For the custom of Hahnrupfen (‘rooster plucking’), a gate wrapped in oak foliage is erected in an empty, harvested field, and a dead rooster is attached to the top bar. The rooster is mounted at a height that requires the men riding through the gate to display extreme levels of skill and courage in order to pull off the animal’s head and wings. The competitor able to rip off the head is crowned as the first Hahnrupfen King, while the two men who tear off the wings take second and third place. The remaining riders can try to grab a consolidation prize. The three victors are then blindfolded and set the task of choosing their queen from a group of young ladies who have gathered for the occasion, wearing the traditional dress of their region. All three couples are presented with winners’ wreaths, and the celebration comes to a close with a social gathering and plenty of dancing.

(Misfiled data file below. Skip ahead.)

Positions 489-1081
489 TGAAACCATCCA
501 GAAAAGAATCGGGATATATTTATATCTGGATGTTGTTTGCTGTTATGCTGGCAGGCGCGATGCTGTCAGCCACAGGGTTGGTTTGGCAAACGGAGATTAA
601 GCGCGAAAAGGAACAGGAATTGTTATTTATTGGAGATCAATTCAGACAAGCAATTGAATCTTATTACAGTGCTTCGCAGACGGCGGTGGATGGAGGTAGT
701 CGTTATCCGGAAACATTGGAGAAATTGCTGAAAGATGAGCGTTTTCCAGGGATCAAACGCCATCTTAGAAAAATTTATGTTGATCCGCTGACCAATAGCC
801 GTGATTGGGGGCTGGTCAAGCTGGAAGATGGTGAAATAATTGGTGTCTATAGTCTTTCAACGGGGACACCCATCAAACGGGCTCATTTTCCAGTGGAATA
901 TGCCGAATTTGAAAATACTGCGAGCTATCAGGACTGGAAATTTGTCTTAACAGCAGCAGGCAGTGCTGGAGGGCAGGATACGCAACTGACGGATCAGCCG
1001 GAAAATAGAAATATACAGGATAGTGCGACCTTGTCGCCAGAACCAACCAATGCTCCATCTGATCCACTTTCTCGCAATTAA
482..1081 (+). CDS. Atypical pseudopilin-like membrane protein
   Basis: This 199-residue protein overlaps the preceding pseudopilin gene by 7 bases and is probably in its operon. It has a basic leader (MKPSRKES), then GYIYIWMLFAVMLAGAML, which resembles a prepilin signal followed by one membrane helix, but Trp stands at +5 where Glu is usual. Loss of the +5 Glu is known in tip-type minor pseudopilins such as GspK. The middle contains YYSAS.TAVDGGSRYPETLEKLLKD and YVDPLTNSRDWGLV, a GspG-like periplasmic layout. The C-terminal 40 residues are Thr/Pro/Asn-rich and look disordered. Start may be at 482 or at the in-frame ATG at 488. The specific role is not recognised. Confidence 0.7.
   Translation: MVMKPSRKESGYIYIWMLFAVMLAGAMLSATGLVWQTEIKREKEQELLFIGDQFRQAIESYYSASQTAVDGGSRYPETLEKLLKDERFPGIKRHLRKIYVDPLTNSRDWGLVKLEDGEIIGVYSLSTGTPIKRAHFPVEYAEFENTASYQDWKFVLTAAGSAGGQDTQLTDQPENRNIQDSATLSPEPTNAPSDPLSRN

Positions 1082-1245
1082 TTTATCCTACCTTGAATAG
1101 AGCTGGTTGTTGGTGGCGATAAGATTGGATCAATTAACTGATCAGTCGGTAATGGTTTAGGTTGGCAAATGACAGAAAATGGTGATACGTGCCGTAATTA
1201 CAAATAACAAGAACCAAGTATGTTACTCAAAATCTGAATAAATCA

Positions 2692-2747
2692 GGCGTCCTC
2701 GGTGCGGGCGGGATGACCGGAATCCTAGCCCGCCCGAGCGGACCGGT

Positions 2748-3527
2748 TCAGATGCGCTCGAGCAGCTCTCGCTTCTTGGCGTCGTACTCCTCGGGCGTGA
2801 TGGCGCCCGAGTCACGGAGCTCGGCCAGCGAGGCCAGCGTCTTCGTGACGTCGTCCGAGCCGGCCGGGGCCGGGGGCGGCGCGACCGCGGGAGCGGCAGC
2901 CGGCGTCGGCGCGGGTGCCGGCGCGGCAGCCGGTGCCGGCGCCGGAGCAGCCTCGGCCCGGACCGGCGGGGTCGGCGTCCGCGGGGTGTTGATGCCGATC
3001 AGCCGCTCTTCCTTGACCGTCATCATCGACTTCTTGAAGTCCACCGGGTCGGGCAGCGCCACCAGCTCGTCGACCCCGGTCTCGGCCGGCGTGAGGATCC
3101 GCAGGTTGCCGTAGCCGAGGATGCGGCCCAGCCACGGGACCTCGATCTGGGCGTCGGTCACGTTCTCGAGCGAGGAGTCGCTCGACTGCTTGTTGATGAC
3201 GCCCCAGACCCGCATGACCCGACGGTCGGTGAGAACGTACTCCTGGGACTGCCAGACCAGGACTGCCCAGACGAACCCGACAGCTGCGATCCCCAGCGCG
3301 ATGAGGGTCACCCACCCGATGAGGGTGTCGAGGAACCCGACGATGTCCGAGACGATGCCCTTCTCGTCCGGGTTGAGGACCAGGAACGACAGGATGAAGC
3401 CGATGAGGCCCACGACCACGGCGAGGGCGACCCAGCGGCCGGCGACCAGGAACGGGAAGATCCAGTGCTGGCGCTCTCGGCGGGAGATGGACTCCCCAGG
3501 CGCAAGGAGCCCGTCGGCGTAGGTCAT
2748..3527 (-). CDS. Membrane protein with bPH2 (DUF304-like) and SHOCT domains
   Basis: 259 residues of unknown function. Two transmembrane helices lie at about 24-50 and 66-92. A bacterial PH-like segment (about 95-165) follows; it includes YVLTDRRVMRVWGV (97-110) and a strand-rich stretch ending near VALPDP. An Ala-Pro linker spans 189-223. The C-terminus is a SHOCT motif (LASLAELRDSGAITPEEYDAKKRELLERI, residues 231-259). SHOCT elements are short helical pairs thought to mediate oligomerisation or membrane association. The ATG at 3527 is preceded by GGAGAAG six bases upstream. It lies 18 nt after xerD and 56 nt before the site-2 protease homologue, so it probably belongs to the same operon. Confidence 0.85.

Nowadays, some villages perform a modified version of this harvest custom, with troughs or bicycles used instead of horses.
Here you can find brief descriptions (in German) of a number of Sorbian customs that are still practised in the present day. Visit